Questions & Answers on Scientology

A while back, I was contacted on Facebook by a college student curious about my thoughts on Scientology.  I’d normally answer such directly, but as I’ve had a number of other similar questions on Digg, Twitter and other various social media venues, I figured I’d give my best shot at answering these on my blog.

So, here goes:

So, my first question really is: What is it that Scientology offers that makes it something that you wanted to make a part of your life?

This is a broad, and a pretty personal question.  Not personal meaning “private and touchy” but personal in the sense that my answer to this is likely vastly different from your answer, or the other guy’s answer.   Sort of like asking a catholic why they go to church.

But to answer you, there are a number of things Scientology offers which I like quite a bit.  They are, in no particular order:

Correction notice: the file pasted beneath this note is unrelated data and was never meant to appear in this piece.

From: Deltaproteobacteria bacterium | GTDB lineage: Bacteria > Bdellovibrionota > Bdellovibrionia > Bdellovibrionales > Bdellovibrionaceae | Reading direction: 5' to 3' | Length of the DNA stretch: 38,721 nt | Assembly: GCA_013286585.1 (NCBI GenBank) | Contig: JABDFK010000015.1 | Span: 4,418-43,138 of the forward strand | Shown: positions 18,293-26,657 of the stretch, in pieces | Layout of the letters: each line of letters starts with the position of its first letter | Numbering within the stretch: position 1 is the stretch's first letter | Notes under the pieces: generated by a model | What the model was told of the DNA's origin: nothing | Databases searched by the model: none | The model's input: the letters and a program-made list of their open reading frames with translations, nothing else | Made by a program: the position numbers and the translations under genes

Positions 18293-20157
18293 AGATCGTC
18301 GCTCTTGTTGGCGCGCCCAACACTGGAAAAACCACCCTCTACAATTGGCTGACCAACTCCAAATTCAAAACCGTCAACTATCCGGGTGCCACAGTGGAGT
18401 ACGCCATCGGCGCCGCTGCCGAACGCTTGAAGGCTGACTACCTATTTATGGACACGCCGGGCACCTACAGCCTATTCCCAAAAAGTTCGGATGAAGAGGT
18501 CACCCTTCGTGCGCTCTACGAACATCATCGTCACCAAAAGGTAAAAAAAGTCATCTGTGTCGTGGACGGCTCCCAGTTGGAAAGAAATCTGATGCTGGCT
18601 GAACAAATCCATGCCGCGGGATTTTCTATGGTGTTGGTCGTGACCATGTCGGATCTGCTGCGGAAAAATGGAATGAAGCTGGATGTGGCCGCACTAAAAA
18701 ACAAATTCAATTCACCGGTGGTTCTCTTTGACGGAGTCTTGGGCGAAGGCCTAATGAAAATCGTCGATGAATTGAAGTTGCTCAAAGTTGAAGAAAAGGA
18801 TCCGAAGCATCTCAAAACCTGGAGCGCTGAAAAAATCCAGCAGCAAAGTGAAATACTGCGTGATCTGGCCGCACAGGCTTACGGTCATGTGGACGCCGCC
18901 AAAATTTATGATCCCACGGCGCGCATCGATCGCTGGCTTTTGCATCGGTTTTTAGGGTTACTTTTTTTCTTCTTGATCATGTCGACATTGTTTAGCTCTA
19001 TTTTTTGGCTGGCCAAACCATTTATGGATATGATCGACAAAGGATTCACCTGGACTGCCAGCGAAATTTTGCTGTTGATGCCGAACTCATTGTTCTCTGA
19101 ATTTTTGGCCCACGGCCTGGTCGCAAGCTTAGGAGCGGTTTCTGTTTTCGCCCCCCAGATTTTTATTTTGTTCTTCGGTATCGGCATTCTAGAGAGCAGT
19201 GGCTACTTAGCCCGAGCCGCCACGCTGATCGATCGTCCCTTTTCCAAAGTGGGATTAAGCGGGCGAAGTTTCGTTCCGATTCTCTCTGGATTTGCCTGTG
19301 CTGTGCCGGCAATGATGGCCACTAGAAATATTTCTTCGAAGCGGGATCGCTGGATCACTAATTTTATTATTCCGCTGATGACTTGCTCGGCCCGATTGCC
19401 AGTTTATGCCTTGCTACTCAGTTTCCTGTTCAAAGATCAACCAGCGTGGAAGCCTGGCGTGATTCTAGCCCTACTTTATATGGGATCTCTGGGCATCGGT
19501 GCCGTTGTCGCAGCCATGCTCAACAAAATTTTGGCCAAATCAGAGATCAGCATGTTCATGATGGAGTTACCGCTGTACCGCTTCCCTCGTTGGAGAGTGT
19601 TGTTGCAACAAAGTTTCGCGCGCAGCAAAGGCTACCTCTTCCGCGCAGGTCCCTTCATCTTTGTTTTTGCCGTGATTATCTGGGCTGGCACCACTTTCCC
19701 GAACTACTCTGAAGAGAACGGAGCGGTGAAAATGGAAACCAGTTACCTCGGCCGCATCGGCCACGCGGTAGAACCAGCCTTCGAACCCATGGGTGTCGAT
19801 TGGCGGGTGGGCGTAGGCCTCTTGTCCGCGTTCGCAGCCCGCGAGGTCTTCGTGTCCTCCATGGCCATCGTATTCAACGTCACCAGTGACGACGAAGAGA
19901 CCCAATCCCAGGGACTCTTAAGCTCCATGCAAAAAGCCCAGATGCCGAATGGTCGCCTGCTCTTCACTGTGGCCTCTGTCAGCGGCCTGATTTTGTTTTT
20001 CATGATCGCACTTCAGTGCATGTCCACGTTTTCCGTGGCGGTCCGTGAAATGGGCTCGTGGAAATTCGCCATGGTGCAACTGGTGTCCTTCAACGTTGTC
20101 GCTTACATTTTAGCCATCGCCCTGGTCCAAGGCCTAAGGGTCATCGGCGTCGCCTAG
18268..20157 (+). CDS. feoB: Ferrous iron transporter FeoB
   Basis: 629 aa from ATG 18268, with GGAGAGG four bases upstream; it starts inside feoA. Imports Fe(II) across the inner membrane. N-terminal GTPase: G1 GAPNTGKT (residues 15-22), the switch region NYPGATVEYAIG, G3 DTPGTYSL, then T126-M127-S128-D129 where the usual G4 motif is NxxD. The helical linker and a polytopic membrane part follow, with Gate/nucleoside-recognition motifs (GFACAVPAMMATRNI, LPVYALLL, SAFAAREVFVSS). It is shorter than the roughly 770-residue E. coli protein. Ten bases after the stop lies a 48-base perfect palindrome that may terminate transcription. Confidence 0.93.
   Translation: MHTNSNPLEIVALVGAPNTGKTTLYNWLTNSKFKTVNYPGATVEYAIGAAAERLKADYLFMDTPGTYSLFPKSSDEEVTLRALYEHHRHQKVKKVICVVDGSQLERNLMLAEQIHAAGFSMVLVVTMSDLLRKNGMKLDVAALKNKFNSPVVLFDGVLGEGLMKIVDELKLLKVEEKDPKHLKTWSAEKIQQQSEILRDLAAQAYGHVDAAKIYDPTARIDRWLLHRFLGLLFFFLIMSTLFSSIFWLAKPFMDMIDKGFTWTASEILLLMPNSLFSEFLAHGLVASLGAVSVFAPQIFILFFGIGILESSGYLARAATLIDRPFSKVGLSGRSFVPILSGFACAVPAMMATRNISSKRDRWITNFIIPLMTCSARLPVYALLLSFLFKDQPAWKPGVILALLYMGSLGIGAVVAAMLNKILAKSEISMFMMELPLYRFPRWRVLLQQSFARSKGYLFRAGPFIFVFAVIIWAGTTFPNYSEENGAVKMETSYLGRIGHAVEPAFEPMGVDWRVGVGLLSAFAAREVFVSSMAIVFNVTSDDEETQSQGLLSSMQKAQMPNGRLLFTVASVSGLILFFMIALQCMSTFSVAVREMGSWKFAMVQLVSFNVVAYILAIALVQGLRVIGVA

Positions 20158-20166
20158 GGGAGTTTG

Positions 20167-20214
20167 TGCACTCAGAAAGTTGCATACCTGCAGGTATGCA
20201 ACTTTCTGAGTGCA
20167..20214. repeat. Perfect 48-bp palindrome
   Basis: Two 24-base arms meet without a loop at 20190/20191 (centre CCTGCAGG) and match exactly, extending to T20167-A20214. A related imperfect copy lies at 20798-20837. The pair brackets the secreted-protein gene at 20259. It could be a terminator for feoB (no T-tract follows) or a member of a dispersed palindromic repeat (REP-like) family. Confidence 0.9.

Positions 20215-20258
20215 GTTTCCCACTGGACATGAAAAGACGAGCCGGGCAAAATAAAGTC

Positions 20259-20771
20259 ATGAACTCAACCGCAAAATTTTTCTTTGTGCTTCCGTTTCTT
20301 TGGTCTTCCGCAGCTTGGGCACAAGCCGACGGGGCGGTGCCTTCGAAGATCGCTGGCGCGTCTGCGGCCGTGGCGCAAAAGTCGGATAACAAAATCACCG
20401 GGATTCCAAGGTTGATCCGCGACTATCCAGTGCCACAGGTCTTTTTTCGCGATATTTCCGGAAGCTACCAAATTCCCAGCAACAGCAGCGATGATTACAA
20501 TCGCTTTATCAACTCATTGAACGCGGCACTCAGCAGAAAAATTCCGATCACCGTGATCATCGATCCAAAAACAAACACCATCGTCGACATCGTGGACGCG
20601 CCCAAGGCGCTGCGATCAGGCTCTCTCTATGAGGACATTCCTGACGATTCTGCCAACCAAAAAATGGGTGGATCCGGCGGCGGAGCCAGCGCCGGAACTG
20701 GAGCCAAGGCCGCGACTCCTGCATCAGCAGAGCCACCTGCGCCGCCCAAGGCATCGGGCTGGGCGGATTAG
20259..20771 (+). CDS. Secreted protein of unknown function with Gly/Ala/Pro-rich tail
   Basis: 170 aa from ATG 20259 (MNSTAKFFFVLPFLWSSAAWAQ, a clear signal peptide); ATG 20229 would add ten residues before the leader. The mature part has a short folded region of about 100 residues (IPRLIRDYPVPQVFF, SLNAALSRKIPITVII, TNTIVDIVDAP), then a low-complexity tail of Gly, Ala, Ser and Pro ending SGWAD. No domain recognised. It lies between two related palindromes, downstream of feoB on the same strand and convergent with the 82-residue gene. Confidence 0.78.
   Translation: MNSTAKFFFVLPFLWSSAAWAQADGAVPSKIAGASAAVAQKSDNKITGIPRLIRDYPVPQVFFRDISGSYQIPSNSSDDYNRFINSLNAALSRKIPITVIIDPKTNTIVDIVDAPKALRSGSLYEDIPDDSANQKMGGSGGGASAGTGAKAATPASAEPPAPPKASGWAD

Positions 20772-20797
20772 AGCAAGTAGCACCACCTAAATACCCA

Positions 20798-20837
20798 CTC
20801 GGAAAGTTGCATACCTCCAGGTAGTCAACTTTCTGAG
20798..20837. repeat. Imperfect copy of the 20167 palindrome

• Answers for day-to-day problems in life: Probably the one thing I like most about Scientology is that I’m very seldom left with lingering questions about things I run into daily in life.  Questions like, “Why did that guy just act that way to me?” or “How can I improve my relationship with my parents?” or “Can I trust that guy?” or “How can I be a better parent?” or anything like that.  In my personal experience, there has not been one question that I haven’t been able to get an answer for in Scientology – and an answer I personally am satisfied with not just one that someone tells me authoritatively and I’m meant to believe or something like that.  So, that’s one thing.
  • The Scientology community: One thing I love about being involved in Scientology is getting to hang around other Scientologists.  By and large, Scientologists are extremely good people, genuine, caring & responsible.   Scientologists I am around are genuinely interested in helping each other, helping the environment they are in, and do really give a crap about important issues that surround them.  So, that’s another thing I really enjoy and which is a real plus about being a Scientologist.